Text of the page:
By Irene Lamunu
Hilary Halkano Bakuno is the Chief Executive Officer and co-founder of Children Peace Initiative. He was born in 1972, in a North-Kenyan town called Maikona and he grew up in Marsabit, still in Northern Kenya. Like many of the children, in 1979, Halkano begun his education at North Horr Primary school in Marsabit town after which he was admitted at Marsabit Secondary school. In 1992, he was admitted to Consolata Seminary in Nairobi; he had always dreamt of becoming a priest. At Consolata, he got a B.A in philosophy from Urbamiana University in Italy. In the year 2000, he got admission to join Catholic University of East Africa in Kenya and did a postgraduate diploma in education. Halkano’s dream was to become a priest, unfortunately, he did not make it to priesthood but he has served the Lord as a lay man. Half of Halkano’s career life has been with the church. He was employed by diocese of Marsabit where he worked for 10 years. He worked as a pastoral youth animator in his parish in Marsabit. In 2003, he was appointed as a diocesan secretary for Justice and Peace Commission.
In this office, Halkano began his journey of peace building, governance and advocacy. The Justice and Peace commission motivated Halkano so much that he got a wealth of life’s experience through this program. In 2011, his community was involved with a neighboring tribe in a conflict which caused a lot of destruction in both areas. This was the turning point for him. That is when he thought it was time to begin a peace program to be able to help his community and the neighboring communities. That was the time he resigned as the secretary for Justice and Peace Commission and founded his organisation.
Halkano says he was motivated into the peace program because of his background: he grew up in a pastoral community in Northern Kenya and he had been hearing and witnessing so many stories of tribal conflicts and fights with neighbors which always made him sad. The stories and experiences faced while taking care of the family cows also motivated him more. He said his mother had survived death so many times from the rival tribes during her escapades with the cows and added that as a child, he would hear neighbors crying because of the loss of loved ones in tribal wars. This was Halkano’s opportunity to try and create change in his community which he did not fail.
Since he had worked in the church for a long time, preaching peace became easy for him. That also pushed him to work harder to contribute to creating peace in his area. He had won a lot of trust from his own people while still working at the Justice and Peace Commission. In 2009, his community was faced with a very bad tribal conflict from the neighboring tribe that they were forced into internally displaced Camps. At that time, their condition was so bad so students from Taganza University and Catholic University in Nairobi went to Marsabit to visit the IDPs and bring items for the displaced people.
The students from the two universities had programs for the adults and youth but none for the children. While the counselors who visited with the students were engaging the youths and adults, the children were asked to go and play.
Halkano said the university students took the children and engaged them in games and eventually, the children from the two warring tribes were playing together. That is when he saw that tension had reduced because for the first time, the children had brought different people together. Halkano who worked for the Justice and Peace Commission at the time had accompanied the students and counselors to the IDP camp. He was inspired by what he saw. So he thought he could begin a program to involve children in peace building.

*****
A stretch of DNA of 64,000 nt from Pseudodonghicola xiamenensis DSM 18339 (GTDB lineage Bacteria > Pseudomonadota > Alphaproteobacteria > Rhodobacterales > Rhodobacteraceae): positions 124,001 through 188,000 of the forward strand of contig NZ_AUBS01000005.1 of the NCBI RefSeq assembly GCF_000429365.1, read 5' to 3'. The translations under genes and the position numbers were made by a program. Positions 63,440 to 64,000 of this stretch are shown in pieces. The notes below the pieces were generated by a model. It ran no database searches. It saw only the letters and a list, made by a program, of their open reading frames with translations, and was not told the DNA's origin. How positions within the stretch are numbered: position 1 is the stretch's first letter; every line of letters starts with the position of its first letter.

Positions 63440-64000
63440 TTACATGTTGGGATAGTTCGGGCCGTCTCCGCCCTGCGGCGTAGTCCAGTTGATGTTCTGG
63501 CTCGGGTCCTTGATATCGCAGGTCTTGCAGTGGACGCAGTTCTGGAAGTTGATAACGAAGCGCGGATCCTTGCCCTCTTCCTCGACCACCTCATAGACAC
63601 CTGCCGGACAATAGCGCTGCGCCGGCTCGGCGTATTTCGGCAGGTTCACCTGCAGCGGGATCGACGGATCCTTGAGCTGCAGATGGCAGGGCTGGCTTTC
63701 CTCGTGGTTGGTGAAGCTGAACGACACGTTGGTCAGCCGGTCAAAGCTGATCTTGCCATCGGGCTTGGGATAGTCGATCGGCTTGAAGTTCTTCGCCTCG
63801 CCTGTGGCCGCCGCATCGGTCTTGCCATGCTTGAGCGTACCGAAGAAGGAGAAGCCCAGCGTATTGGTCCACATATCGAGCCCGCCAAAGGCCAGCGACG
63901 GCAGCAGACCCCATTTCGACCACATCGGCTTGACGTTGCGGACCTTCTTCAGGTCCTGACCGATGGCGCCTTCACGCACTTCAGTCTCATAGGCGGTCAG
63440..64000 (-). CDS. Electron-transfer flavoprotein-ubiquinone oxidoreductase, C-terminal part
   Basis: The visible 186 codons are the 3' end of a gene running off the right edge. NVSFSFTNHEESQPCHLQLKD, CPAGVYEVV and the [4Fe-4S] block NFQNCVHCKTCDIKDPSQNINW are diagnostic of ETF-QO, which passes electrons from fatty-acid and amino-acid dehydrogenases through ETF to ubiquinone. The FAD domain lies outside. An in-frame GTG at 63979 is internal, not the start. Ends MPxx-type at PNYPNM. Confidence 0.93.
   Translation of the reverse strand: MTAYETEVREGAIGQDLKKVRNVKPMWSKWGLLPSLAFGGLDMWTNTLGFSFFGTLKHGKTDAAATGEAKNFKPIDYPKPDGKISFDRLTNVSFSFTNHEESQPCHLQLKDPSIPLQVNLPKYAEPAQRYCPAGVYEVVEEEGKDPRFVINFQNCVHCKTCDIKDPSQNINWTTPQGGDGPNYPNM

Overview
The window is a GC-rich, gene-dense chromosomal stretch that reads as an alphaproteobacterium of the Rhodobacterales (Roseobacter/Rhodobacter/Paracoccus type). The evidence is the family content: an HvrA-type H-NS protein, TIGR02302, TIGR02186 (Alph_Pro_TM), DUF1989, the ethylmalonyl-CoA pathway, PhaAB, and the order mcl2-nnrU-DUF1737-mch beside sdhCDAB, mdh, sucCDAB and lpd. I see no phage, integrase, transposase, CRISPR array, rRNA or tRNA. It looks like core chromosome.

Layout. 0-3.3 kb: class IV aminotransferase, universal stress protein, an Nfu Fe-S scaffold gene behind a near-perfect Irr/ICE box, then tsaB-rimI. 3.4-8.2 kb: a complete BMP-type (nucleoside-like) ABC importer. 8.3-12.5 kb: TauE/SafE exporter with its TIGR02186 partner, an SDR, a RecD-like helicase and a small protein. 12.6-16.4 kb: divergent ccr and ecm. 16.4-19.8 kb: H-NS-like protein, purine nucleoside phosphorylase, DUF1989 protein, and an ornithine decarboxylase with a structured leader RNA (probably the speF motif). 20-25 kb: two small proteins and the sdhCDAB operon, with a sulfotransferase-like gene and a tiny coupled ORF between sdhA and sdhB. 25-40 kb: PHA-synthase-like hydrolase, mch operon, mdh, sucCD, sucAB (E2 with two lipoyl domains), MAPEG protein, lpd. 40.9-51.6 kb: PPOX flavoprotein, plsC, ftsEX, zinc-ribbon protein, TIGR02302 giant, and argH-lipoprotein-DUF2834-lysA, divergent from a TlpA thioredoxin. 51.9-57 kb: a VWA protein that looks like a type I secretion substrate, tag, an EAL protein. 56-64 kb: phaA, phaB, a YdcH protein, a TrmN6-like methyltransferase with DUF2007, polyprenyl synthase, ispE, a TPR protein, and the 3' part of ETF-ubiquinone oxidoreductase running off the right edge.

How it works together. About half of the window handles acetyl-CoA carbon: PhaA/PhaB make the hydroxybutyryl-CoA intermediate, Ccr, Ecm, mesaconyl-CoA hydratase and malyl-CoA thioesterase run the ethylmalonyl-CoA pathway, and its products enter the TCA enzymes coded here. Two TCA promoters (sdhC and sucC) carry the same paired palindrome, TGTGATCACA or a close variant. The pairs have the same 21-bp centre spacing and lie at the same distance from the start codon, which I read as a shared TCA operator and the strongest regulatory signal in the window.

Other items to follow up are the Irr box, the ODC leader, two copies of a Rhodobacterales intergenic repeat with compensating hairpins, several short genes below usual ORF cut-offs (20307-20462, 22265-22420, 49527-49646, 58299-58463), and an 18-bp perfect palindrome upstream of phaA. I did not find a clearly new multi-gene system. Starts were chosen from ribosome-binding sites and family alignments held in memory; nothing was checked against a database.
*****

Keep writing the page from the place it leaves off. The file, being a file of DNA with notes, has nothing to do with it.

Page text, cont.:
His co-founders were university students then but that did not stop them from starting the organisation. In June 2009, they had their first peace camp with two IDP communities of Gabra and Borana in Northern Kenya and it worked so well. As time went by, the peace camps begun picking up and in 2011, Mr. Halkano resigned his job as the diocesan secretary for the justice and peace commission. It was not long before he and his co-founders begun having programs like Heifers for peace where they would distribute one cow to two families of different tribes, they had peace exchange holiday programs for children and parents, homestay program and peace concerts.
When he saw that the programs were successful, he talked to Monica Kinyuah, Jane Wanjiru Kinyuah and Caroline Karani about establishing an organisation that would help make children peace lovers and builders. This program he says has helped many Kenyan communities come together and also reduce tribal conflicts. Today, his organization, Children’s Peace initiative Kenya has crossed boarder to South Sudan trying to bring together kuku and dinka children together to try and create peace in South Sudan.
This program has helped Halkano contribute to a peaceful Northern Kenya pastoral tribes and he says he feels it is the right time to cross the border and extend his struggles beyond Kenya. He is happy that his efforts are bringing joy to many people. He added that the Peace Initiative in Kenya has picked up so much and has played a big role in reducing conflict for eight years in Kenya.
Halkano noted that every year, they connect 150 families, something that brings a lot of joy to him. He noted that it has been a dream come true for him and his co-founders to work with the Comboni missionaries and take the peace gospel beyond the Kenyan border.The soft spoken Halkano says he is a father to three beautiful daughters.
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